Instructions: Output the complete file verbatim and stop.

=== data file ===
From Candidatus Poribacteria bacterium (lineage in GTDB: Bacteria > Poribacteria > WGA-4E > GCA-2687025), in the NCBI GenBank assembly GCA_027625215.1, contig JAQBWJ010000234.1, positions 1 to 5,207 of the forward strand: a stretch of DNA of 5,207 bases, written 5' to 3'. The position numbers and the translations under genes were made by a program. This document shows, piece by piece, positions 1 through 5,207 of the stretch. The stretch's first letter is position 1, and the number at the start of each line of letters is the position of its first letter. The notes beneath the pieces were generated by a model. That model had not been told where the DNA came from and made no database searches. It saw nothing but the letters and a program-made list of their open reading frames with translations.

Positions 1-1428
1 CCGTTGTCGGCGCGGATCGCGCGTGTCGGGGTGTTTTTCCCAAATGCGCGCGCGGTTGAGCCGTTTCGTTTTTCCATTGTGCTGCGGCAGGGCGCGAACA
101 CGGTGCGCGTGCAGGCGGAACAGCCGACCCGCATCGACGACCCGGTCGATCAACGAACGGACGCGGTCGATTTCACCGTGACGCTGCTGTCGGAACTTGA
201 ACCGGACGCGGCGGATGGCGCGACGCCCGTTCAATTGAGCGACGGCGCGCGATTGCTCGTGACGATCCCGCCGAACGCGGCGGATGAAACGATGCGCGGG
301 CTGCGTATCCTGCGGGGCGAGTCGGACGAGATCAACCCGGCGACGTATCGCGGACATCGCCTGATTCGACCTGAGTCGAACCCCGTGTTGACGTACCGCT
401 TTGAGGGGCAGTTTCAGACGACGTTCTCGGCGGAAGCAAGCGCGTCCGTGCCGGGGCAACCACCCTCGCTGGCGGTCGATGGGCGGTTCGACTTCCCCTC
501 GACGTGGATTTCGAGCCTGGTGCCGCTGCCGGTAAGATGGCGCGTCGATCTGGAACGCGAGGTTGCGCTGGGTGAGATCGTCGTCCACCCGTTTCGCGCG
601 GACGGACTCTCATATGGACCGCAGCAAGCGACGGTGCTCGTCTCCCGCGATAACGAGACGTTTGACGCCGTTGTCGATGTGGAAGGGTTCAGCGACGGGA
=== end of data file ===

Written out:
From Candidatus Poribacteria bacterium (lineage in GTDB: Bacteria > Poribacteria > WGA-4E > GCA-2687025), in the NCBI GenBank assembly GCA_027625215.1, contig JAQBWJ010000234.1, positions 1 to 5,207 of the forward strand: a stretch of DNA of 5,207 bases, written 5' to 3'. The position numbers and the translations under genes were made by a program. This document shows, piece by piece, positions 1 through 5,207 of the stretch. The stretch's first letter is position 1, and the number at the start of each line of letters is the position of its first letter. The notes beneath the pieces were generated by a model. That model had not been told where the DNA came from and made no database searches. It saw nothing but the letters and a program-made list of their open reading frames with translations.

Positions 1-1428
1 CCGTTGTCGGCGCGGATCGCGCGTGTCGGGGTGTTTTTCCCAAATGCGCGCGCGGTTGAGCCGTTTCGTTTTTCCATTGTGCTGCGGCAGGGCGCGAACA
101 CGGTGCGCGTGCAGGCGGAACAGCCGACCCGCATCGACGACCCGGTCGATCAACGAACGGACGCGGTCGATTTCACCGTGACGCTGCTGTCGGAACTTGA
201 ACCGGACGCGGCGGATGGCGCGACGCCCGTTCAATTGAGCGACGGCGCGCGATTGCTCGTGACGATCCCGCCGAACGCGGCGGATGAAACGATGCGCGGG
301 CTGCGTATCCTGCGGGGCGAGTCGGACGAGATCAACCCGGCGACGTATCGCGGACATCGCCTGATTCGACCTGAGTCGAACCCCGTGTTGACGTACCGCT
401 TTGAGGGGCAGTTTCAGACGACGTTCTCGGCGGAAGCAAGCGCGTCCGTGCCGGGGCAACCACCCTCGCTGGCGGTCGATGGGCGGTTCGACTTCCCCTC
501 GACGTGGATTTCGAGCCTGGTGCCGCTGCCGGTAAGATGGCGCGTCGATCTGGAACGCGAGGTTGCGCTGGGTGAGATCGTCGTCCACCCGTTTCGCGCG
601 GACGGACTCTCATATGGACCGCAGCAAGCGACGGTGCTCGTCTCCCGCGATAACGAGACGTTTGACGCCGTTGTCGATGTGGAAGGGTTCAGCGACGGGA